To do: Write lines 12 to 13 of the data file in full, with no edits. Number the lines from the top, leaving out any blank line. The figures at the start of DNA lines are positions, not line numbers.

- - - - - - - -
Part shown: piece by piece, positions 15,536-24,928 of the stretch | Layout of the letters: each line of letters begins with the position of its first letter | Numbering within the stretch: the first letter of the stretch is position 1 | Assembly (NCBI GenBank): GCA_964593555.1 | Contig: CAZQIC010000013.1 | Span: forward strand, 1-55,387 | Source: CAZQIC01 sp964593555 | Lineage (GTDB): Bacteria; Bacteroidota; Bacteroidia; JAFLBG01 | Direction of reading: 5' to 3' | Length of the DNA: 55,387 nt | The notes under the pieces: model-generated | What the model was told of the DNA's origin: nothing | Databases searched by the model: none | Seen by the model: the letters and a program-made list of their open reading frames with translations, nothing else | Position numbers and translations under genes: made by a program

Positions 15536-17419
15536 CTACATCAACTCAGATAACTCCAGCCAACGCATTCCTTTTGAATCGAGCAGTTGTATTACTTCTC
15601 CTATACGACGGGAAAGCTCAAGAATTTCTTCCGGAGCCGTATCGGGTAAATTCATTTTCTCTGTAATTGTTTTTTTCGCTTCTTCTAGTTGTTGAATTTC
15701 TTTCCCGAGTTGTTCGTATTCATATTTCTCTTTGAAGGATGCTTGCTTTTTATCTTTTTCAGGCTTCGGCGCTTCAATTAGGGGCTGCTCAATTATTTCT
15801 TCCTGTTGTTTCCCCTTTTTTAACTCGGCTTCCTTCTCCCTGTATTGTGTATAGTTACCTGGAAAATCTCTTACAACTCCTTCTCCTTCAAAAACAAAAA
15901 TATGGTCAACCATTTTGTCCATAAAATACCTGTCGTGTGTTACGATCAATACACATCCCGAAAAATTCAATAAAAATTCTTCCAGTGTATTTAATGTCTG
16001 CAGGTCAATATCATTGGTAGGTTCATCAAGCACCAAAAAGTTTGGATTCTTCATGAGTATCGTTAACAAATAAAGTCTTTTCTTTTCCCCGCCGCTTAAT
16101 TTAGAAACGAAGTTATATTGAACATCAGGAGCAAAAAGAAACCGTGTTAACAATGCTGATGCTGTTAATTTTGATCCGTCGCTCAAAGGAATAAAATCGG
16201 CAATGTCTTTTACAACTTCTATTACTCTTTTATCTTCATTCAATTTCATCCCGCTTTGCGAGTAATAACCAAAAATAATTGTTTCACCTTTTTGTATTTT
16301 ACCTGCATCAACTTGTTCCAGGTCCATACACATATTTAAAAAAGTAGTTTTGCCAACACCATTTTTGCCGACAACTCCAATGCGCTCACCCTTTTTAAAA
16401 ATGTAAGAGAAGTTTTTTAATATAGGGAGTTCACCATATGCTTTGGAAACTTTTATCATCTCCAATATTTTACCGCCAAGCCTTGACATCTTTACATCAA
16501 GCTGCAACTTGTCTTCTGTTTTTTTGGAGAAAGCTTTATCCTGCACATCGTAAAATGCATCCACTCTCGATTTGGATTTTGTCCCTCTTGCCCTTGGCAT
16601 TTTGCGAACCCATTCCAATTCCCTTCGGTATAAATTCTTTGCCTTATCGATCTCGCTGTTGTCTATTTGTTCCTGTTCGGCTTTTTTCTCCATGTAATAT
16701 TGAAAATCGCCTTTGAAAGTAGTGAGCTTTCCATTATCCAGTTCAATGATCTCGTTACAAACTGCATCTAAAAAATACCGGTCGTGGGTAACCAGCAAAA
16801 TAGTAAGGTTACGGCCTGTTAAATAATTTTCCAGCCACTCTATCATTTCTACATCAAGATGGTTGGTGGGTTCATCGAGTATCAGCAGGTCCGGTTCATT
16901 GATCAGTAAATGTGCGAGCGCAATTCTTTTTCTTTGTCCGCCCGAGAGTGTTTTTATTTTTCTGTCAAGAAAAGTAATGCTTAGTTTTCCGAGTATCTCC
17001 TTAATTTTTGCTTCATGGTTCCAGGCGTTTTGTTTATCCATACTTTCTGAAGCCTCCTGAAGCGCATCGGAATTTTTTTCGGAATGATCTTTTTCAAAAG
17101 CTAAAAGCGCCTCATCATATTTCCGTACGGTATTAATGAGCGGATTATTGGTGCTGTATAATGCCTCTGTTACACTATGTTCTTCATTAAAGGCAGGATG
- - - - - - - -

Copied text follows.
16401 ATGTAAGAGAAGTTTTTTAATATAGGGAGTTCACCATATGCTTTGGAAACTTTTATCATCTCCAATATTTTACCGCCAAGCCTTGACATCTTTACATCAA
16501 GCTGCAACTTGTCTTCTGTTTTTTTGGAGAAAGCTTTATCCTGCACATCGTAAAATGCATCCACTCTCGATTTGGATTTTGTCCCTCTTGCCCTTGGCAT